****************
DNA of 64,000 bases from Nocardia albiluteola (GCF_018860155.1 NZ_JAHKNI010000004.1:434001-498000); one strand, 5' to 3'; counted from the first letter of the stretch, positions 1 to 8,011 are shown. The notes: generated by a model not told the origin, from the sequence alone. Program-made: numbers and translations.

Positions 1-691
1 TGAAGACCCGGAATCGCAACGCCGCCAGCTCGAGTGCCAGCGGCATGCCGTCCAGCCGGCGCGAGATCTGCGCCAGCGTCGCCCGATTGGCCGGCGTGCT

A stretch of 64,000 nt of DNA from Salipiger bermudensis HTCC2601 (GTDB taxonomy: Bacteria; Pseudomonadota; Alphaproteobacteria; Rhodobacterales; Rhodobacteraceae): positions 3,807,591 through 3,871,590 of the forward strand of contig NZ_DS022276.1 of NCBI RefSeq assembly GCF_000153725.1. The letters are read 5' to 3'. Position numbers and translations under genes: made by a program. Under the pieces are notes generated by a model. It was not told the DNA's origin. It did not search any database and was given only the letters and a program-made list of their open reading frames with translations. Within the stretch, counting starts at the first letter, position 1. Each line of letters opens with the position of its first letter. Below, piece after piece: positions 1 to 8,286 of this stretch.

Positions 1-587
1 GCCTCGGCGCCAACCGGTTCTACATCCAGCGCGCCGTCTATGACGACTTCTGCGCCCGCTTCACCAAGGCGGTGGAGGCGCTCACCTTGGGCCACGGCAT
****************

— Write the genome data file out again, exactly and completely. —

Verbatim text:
DNA of 64,000 bases from Nocardia albiluteola (GCF_018860155.1 NZ_JAHKNI010000004.1:434001-498000); one strand, 5' to 3'; counted from the first letter of the stretch, positions 1 to 8,011 are shown. The notes: generated by a model not told the origin, from the sequence alone. Program-made: numbers and translations.

Positions 1-691
1 TGAAGACCCGGAATCGCAACGCCGCCAGCTCGAGTGCCAGCGGCATGCCGTCCAGCCGGCGCGAGATCTGCGCCAGCGTCGCCCGATTGGCCGGCGTGCT

A stretch of 64,000 nt of DNA from Salipiger bermudensis HTCC2601 (GTDB taxonomy: Bacteria; Pseudomonadota; Alphaproteobacteria; Rhodobacterales; Rhodobacteraceae): positions 3,807,591 through 3,871,590 of the forward strand of contig NZ_DS022276.1 of NCBI RefSeq assembly GCF_000153725.1. The letters are read 5' to 3'. Position numbers and translations under genes: made by a program. Under the pieces are notes generated by a model. It was not told the DNA's origin. It did not search any database and was given only the letters and a program-made list of their open reading frames with translations. Within the stretch, counting starts at the first letter, position 1. Each line of letters opens with the position of its first letter. Below, piece after piece: positions 1 to 8,286 of this stretch.

Positions 1-587
1 GCCTCGGCGCCAACCGGTTCTACATCCAGCGCGCCGTCTATGACGACTTCTGCGCCCGCTTCACCAAGGCGGTGGAGGCGCTCACCTTGGGCCACGGCAT